Advanced 'Mask' Cyber-Attack Persisted for Seven Years: Kaspersky
A sophisticated cyber-espionage network compromised more than 380 companies, government agencies and organizations in more than 30 countries over the past seven years, according to a research report released by security firm Kaspersky Lab on Feb. 10.
The network is the result of two malware programs: one called Careto—Spanish slang for "the mask"—and the other named SGH that Kaspersky described as APTs (advanced persistent threats.) The pair of programs compromised systems at government institutions, embassies, energy companies and private companies, Kaspersky stated in its analysis.
The use of Spanish slang in the programs and the targets—one-third of infected systems were in Morocco—suggested that the attack may not have originated with the usual suspects, Dmitry Bestuzhev, head of Kaspersky Lab's Latin America research center told eWEEK in an e-mail interview.
"The world used to think that Russia, U.S.A. or China are probably most sophisticated nations in terms of the cyber-attacks; however, now we see that it is a Spanish-speaking country," he said.
Kaspersky designated the attack as the most sophisticated that the company's researchers had seen to date. The company first became aware of the espionage network when the attackers attempted to exploit an old vulnerability in the security firm's product. If it had been successful, the program could have used the exploit to silently infect systems protected by Kaspersky's security software.
The attackers had an extensive toolset, Kaspersky stated in its analysis. In addition to two malware packages designed to infect and control systems, the attack included a rootkit for staying resident on a system and versions for MacOS, Linux, 32-bit and 64-bit Windows. There are even signs of versions for Android and iOS, the company stated.
Careto originally infects a system by convincing a victim to run a malicious file using either spearphishing or possibly a waterhole attack. If the victim's system is compromised, one of three backdoors is installed. The "Careto" software installs files on the system, while the "SGH" component is a backdoor that conducts surveillance on the machine and its communications.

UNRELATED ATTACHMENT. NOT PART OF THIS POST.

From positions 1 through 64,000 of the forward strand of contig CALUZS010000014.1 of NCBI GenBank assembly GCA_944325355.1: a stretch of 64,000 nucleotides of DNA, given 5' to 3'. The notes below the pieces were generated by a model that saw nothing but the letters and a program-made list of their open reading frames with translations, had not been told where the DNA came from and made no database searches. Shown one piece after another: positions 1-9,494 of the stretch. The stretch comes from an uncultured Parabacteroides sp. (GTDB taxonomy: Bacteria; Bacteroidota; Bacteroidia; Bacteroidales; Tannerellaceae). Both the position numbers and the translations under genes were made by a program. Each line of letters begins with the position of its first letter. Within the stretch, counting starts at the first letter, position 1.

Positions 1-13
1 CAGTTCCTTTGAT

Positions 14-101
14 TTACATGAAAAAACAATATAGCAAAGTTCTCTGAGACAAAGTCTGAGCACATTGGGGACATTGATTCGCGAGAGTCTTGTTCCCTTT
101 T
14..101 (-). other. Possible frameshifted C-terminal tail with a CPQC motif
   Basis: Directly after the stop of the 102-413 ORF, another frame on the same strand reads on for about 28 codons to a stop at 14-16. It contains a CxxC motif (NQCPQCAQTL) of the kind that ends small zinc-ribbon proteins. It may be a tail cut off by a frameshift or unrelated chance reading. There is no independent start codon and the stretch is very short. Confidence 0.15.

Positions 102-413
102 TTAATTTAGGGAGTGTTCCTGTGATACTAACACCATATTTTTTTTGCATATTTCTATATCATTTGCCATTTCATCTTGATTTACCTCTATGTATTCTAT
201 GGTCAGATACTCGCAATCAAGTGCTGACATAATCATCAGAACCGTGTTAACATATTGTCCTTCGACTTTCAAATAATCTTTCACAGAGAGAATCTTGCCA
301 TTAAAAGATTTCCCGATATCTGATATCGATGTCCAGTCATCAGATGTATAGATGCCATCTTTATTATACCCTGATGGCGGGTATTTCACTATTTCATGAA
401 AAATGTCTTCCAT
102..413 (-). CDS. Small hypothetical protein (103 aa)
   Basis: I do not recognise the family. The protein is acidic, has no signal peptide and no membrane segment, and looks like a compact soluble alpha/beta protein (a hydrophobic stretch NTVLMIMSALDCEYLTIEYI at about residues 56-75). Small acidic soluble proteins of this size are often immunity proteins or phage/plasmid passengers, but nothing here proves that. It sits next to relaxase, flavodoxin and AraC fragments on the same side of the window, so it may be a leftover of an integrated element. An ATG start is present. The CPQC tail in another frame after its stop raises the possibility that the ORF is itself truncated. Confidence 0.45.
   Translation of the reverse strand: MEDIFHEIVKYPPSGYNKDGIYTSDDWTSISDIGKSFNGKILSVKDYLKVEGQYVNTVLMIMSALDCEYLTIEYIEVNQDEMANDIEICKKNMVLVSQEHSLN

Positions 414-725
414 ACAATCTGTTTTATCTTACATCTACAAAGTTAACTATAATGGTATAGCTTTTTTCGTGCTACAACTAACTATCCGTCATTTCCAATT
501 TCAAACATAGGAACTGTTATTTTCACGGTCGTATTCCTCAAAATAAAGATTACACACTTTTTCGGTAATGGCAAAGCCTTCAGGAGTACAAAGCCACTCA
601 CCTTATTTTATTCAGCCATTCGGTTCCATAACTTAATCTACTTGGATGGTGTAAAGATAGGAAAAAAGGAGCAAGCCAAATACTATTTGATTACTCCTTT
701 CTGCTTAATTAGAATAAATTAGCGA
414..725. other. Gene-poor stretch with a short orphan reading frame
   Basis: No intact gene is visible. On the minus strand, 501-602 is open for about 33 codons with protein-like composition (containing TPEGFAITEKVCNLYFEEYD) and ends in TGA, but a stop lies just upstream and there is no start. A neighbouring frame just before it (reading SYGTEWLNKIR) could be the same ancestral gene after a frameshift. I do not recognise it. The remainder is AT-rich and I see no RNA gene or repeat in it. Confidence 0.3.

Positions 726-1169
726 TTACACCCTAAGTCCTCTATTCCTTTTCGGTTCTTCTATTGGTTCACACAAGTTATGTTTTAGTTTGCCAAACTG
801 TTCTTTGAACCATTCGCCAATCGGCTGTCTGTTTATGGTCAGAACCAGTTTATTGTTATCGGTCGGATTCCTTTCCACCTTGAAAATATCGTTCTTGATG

The programs, along with other components, can monitor network traffic, log keystrokes, listen in on Skype conversations, copy encryption keys and monitor file operations, among other capabilities. The malware collects data from almost 50 different file types, including some that Kaspersky could not identify.
Compile times contained in malware that Kaspersky recovered indicated that some of the software had been created as early as 2007, suggesting that the campaign could be at least seven years old.
The Careto cyber-espionage network went silent in January, following Kaspersky's discovery of the malware. Bestuzhev emphasized that the attackers likely have already begun reconstituting the network and may have parallel operations going on at the same time.
"The campaign was cut (short), but the interest of the attackers remains the same, so they are going to make another one and now (can) learn from their mistakes," he said. "This is a certain thing: There are other parallel and still undetected APTs out there."